|Photography & Technology
||[déc. 2e, 2010|12:53 am]
Swiss Miss Apocalypse
I've been talking a lot about photography lately.
More talking than shooting (work and the upcoming holidays have been keeping me busy, VERY busy), but I guess that's ok - you need to analyze rather than just always go nuts with the camera.
Here's some ideas/realizations that I've come across.
- I'm grateful to 'bad salespeople' at camera stores.
The best advice I ever got was "If you buy this stuff, your pictures will end up
looking JUST LIKE every other photographer's!...Experimenting! THAT'S the key to a great shot!"
I went home that night and found a way to mod a snoot and light gels.
I spent a heck of a lot less money, failed at a couple of things (home made ring flash)
and found amazing success with other DoItYourself projects (various reflectors).
Now I mix my pro (I call it semi-pro) gear, and my DIY items and get shots no one
else can replicate.
- There's point and shoot cameras, and there are PROFESSIONAL cameras - and you need BOTH.
I got into digital photography because I am obsessed with History. I am a History Specialist, as accredited by the University of Toronto. I WANTED/NEEDED to capture my family and our history.
However, I also needed to get back into art, a passion I abandoned whilst pursuing academia.
SO, digital photography; great way to make and share art, cheaply and effectively. So easy to manipulate as well, digitally or physically.
HOWEVER, I got my professional camera not too long ago, at a ticket price of 4 times the cost of a point and click, and triple the size and weight, it was definitely exciting, yet slightly annoying, to carry around.
As a semi-pro/pro photographer, my rule is: Experiment/play around and take risks at shoots, BUT when capturing REAL LIFE (like a video/photo of my nephews learning to swim, for example) - get results, in any way. So, whether that means IMAGE STABILIZATION or AUTO-FOCUS, it really doesn't matter....it's getting that shot that makes all the difference. It may not be perfect, you may not have it centered, and it might not be the perfect tone, but getting that moment captured regardless of the camera, is the important thing.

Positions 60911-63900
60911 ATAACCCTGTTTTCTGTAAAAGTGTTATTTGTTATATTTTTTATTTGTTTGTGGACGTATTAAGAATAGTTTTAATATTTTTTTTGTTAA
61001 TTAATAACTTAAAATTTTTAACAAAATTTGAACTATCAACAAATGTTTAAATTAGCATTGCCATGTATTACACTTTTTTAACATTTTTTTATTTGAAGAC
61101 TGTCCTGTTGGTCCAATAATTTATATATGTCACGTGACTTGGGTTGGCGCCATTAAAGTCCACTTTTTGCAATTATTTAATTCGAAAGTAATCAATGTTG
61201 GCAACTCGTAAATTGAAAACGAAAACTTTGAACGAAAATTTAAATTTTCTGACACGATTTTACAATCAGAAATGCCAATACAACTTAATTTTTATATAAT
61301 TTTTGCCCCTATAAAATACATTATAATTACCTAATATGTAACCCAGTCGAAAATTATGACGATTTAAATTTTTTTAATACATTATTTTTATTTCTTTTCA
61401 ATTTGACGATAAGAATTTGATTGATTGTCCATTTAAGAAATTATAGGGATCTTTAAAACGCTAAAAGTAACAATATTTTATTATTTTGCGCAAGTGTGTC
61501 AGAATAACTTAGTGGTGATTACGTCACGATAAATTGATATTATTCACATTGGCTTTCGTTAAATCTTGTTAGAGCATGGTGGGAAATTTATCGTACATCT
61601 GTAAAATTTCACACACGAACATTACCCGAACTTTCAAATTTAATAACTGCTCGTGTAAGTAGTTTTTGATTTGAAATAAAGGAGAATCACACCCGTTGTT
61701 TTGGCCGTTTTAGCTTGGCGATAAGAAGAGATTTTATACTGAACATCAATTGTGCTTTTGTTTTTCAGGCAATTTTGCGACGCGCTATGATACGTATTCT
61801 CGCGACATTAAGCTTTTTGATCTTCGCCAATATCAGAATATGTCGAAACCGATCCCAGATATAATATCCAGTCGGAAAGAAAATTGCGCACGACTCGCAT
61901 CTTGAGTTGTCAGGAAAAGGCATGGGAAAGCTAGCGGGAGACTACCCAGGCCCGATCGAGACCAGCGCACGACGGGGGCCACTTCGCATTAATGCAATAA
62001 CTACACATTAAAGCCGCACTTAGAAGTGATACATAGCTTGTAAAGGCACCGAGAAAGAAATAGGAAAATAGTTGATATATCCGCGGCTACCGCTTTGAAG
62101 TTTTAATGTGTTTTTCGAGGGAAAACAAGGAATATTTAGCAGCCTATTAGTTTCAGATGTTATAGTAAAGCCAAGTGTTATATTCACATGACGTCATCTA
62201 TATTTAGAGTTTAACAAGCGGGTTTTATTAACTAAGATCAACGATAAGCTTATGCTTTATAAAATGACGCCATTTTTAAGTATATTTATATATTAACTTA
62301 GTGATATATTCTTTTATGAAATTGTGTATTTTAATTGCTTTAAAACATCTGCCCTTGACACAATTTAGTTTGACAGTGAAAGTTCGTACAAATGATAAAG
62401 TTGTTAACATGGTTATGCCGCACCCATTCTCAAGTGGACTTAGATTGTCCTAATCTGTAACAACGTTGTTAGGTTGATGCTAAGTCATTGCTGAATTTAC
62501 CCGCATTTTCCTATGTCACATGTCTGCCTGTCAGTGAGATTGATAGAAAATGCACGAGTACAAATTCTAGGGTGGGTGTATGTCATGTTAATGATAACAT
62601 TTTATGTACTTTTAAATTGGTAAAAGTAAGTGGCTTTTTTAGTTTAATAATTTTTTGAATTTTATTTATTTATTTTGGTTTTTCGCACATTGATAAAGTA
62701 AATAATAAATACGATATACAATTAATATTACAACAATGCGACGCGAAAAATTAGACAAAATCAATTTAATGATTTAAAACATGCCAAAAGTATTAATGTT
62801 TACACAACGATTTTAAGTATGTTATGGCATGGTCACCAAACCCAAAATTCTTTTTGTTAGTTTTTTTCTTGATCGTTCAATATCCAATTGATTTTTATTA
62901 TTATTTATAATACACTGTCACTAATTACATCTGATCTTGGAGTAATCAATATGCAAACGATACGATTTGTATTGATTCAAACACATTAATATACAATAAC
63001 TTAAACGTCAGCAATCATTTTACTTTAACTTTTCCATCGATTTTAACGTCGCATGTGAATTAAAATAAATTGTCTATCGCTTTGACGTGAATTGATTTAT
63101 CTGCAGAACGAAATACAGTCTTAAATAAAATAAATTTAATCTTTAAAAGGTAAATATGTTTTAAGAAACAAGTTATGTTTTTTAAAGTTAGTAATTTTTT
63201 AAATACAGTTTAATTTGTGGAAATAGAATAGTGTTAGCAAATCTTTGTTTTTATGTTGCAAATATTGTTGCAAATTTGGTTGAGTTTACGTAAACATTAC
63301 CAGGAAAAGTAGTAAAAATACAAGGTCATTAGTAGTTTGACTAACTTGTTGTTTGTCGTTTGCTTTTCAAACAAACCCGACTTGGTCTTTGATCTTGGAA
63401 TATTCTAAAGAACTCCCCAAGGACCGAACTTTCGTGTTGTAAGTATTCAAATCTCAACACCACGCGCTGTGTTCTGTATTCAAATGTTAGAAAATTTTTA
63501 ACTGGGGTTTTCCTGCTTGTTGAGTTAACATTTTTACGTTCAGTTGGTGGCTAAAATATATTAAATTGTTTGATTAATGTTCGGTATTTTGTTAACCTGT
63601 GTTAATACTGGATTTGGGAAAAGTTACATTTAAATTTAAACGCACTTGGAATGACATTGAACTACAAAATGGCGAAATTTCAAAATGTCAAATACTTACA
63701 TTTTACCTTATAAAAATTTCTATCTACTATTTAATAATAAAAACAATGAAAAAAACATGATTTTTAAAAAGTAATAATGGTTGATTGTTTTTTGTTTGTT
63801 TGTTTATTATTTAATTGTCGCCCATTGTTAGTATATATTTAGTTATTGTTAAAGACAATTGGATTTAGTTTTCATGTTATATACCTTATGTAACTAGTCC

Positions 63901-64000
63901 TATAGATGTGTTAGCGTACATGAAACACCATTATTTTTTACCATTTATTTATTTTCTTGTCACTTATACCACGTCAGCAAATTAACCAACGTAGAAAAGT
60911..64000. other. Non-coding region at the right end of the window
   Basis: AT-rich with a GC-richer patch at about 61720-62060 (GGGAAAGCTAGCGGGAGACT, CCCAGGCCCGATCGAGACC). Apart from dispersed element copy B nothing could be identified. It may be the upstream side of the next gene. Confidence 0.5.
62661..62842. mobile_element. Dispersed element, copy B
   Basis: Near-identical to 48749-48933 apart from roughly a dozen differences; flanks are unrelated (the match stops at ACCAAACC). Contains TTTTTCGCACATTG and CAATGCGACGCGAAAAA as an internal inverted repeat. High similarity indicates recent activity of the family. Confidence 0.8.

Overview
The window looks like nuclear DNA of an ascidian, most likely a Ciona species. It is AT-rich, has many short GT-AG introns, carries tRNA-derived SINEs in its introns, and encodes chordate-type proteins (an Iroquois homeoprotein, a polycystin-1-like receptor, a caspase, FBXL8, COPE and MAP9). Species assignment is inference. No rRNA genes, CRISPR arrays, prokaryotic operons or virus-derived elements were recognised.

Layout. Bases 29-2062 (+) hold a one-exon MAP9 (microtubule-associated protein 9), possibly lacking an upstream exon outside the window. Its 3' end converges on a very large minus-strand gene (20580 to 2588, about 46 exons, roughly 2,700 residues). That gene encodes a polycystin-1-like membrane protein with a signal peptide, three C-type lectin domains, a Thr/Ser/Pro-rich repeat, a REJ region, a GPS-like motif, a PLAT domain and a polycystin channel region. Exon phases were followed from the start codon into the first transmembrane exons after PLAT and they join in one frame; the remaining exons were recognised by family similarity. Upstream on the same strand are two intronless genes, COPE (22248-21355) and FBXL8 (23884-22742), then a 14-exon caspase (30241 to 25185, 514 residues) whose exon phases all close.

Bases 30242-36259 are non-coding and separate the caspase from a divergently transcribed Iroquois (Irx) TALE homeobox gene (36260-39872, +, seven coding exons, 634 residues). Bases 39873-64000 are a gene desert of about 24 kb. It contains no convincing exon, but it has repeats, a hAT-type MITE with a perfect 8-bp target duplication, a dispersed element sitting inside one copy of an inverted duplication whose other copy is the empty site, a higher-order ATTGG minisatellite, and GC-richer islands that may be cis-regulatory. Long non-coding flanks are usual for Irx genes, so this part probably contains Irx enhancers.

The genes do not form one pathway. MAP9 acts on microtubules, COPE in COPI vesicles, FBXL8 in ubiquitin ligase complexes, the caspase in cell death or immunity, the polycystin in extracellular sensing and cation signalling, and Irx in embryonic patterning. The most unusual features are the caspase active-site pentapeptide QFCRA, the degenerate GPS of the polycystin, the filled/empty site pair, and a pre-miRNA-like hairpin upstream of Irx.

Heck, my sister is known for having most of her family photos taken by her iphone (she's not me, and doesn't carry her camera around everywhere), and I just got a Blackberry pearl, which has a 3 megapixel camera and FLASH (FLASH photography on a mobile device....was I the last to know about this?!?!) haha.
I don't want to, nor can I, pay attention to details when running around trying to get a shot of my very energetic nephews. That's where the divide between ART and REAL LIFE happens for me.
I don't want to fumble with my camera, lens or accessories, I just want good shots of my nephews, in the moment.
/Technology gets cheaper and cheaper, BUT being a pioneer is PRICELESS
That one is self explanatory.
Although digital imaging is now one of the cheapest hobbies/art forms, for those that are truly passionate about it, it can still cost quite a pretty penny.
EVEN RIGHT NOW I'm thinking of the newest HD camera that is water, freeze and shock proof and thinking of all the wonderful ways I could use that little camera....while forgetting how obsolete, useless and overpriced it will be a year from now.
P.S. here is a shot of my indoor (aka WINTER) portrait studio.
I love outdoor/natural light, and have a lot of windows in my studio BUT nothing beats shooting outside.
I once had a shoot on a golf course, and another time on a mountainous hike in B.C.
The tougher ones really are memorable.